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LOpez vs. People -- GR. No. 172203, February 14, 2011
Same; Same; Criminal law; Libel; Elements; Words and Phrases: Libel is a public and maliciousimputation of a crime or of a
vice or defect, real or imaginary or any act, omission, condition, status orcircumstance tending to cause the dishonor,
discredit or contempt of a natural or judicial person or toblacken the memory of one who is dead.

A libel is defined as “a
public and malicious imputation of acrime or of a vice or defect, real or imaginary or any act, omission, condition, status or
circumstancetending to cause the dishonor, discredit or contempt of a natural or judicial person or to blacken thememory of
one who is dead
.” For an imputation to be libelous, the following requisites must concur: a)
it must be defamatory; b) it must be malicious; c) it must be given publicity and d) the victim must be
DIMP
identifiable.” Absent one of these elements precludes the commission of the crime of libel.

Same; Same; Personal hurt or embarrassment or offense, even if real, is not automatically equivalent todefamation.

Truth be told that somehow the private respondent was not pleased with the
controvercial printed matter. But that is grossly insufficient to make it actionable by itself. “Personal
hurt or embarrassment or offense, even if real, is not automatically equivalen
t to defamation,” “words
which are merely insulting are not actionable as libel or slander per se, and mere words f general abusehowever opprobrious,
Ill-natured, or vexatious, whether written or spoken, do not contitutte bases foran action for defamation in the absence
of an allegation for special damages. The fact that the language
is offensive to the plaintiff does not make it actionable by itself,”.

Same; Same; Pursuant to Art. 361 of the RPC, if the defamatory statement is made against a publicofficial with respect to
the discharge of his official duties and functions and the truth of the allegation isshown, the accused will be entitled to an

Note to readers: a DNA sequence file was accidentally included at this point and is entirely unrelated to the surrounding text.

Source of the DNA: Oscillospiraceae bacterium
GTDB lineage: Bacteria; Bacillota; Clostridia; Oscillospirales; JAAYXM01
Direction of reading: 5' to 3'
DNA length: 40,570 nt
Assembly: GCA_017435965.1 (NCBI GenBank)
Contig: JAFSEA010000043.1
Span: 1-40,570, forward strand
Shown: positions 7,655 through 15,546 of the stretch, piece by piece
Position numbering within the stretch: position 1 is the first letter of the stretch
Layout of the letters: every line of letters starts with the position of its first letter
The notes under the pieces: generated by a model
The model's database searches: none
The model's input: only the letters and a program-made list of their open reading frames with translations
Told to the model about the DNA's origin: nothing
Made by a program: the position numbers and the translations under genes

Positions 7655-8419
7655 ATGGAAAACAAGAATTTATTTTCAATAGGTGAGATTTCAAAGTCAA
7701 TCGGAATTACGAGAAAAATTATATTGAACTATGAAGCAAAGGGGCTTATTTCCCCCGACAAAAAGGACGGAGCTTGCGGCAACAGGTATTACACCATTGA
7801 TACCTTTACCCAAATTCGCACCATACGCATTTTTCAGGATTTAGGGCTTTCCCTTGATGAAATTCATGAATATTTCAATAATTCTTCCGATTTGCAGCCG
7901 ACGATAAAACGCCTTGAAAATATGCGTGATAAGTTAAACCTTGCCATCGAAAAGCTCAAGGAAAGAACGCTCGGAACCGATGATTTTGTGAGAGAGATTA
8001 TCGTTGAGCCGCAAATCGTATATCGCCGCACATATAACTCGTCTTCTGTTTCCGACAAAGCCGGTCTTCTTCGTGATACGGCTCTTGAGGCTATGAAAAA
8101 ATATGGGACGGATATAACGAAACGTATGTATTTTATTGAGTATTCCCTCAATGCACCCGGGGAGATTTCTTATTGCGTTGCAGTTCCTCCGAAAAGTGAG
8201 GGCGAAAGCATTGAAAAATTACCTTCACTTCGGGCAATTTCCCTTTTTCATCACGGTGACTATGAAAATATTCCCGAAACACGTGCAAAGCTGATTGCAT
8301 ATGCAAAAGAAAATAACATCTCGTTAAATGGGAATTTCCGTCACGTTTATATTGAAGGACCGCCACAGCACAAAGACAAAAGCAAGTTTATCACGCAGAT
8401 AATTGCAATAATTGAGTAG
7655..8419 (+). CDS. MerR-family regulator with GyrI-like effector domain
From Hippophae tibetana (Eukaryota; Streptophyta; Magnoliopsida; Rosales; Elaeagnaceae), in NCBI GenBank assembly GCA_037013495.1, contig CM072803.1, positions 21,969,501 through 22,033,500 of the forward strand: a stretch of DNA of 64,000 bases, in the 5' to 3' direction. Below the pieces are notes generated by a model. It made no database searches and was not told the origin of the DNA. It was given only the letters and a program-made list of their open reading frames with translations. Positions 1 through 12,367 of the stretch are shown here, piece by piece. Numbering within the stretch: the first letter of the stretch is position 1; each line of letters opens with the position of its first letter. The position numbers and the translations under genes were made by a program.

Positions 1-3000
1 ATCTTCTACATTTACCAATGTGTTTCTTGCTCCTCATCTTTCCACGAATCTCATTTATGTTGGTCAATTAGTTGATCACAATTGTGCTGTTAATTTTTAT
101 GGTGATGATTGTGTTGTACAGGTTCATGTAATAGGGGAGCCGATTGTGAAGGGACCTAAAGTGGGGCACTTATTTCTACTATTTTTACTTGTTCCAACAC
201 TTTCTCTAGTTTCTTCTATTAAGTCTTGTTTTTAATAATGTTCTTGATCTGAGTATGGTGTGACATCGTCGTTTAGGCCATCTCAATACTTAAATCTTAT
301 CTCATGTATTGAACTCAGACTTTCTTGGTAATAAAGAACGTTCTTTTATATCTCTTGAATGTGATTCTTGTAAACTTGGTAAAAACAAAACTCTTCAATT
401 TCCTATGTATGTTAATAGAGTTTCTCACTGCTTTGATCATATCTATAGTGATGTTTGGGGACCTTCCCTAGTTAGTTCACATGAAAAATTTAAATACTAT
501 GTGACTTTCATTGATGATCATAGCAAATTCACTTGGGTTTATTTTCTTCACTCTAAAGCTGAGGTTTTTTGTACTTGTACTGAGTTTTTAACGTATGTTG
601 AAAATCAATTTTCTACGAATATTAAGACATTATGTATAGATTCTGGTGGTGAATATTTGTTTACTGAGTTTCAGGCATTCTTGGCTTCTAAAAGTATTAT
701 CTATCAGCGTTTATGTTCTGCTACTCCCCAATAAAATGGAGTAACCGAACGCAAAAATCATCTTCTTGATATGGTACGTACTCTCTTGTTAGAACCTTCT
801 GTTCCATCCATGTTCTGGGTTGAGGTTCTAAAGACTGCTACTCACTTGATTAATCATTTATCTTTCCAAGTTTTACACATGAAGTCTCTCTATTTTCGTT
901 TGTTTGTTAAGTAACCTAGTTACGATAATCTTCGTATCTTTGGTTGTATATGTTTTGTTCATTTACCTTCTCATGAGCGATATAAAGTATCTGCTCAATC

acquittal even though he does not prove that the imputationwas published with good motives and for justifiable ends.

In arriving at an analogous finding of guilt onpetitioner, both lower courts heavily relied on the testimony of the petitioner
pertaining to the reasons
behind the printing of the phrase “CADIZ FOREVER BADING AND SAGAY NEVER.”
Our in-depth scrutinyof his testimony, however, reveals that the reasons elicited by the prosecution mainly relate to the
discharge of private respondent’s official duties as City Mayor of Cadiz City. For that matter, granting
that the controversial phrase is considered defamatory, still, no liability attaches on petitioner. Pursuantto Art. 361 of the
RPC, if the defamatory statement is made against a public official with respect to thedischarge of his official duties and
functions and the truth of the allegation is shown, the accused will beentitled to an acquittal even though he does not prove
that the imputation was published with goodmotives and for justifiable ends. As the court held in
United States v. Bustos,
the policy of a public officialmay be attacked, rightly or wrongly wih every argument which ability can find or ingenuity
invent. The
public officer “may suffer under a hostile and clear conscience. A public official must not be too thin skinned with refer-
- ence to comments upon his official acts

skinned with reference to comments upon his official acts”

MAYOR SALVADOR G.
ESCALANTE, JR., City Mayor of Cadiz City

put up billboards/signboards at the fence of Cadiz Hotel,

accused affixed the nickname of the herein private complainant


"BADING" and the name of the City of "SAGAY"

P5,000,000.00 - as moral damages.

mental anguish and


sleepless nights for him and his family.  He thus prayed for damages.

tends to induce suspicion on private respondent's character, integrity


and reputation as mayor of Cadiz City.  There are no derogatory imputations of a
crime, vice or defect or any act, omission, condition, status or circumstance
tending, directly or indirectly, to cause his dishonoR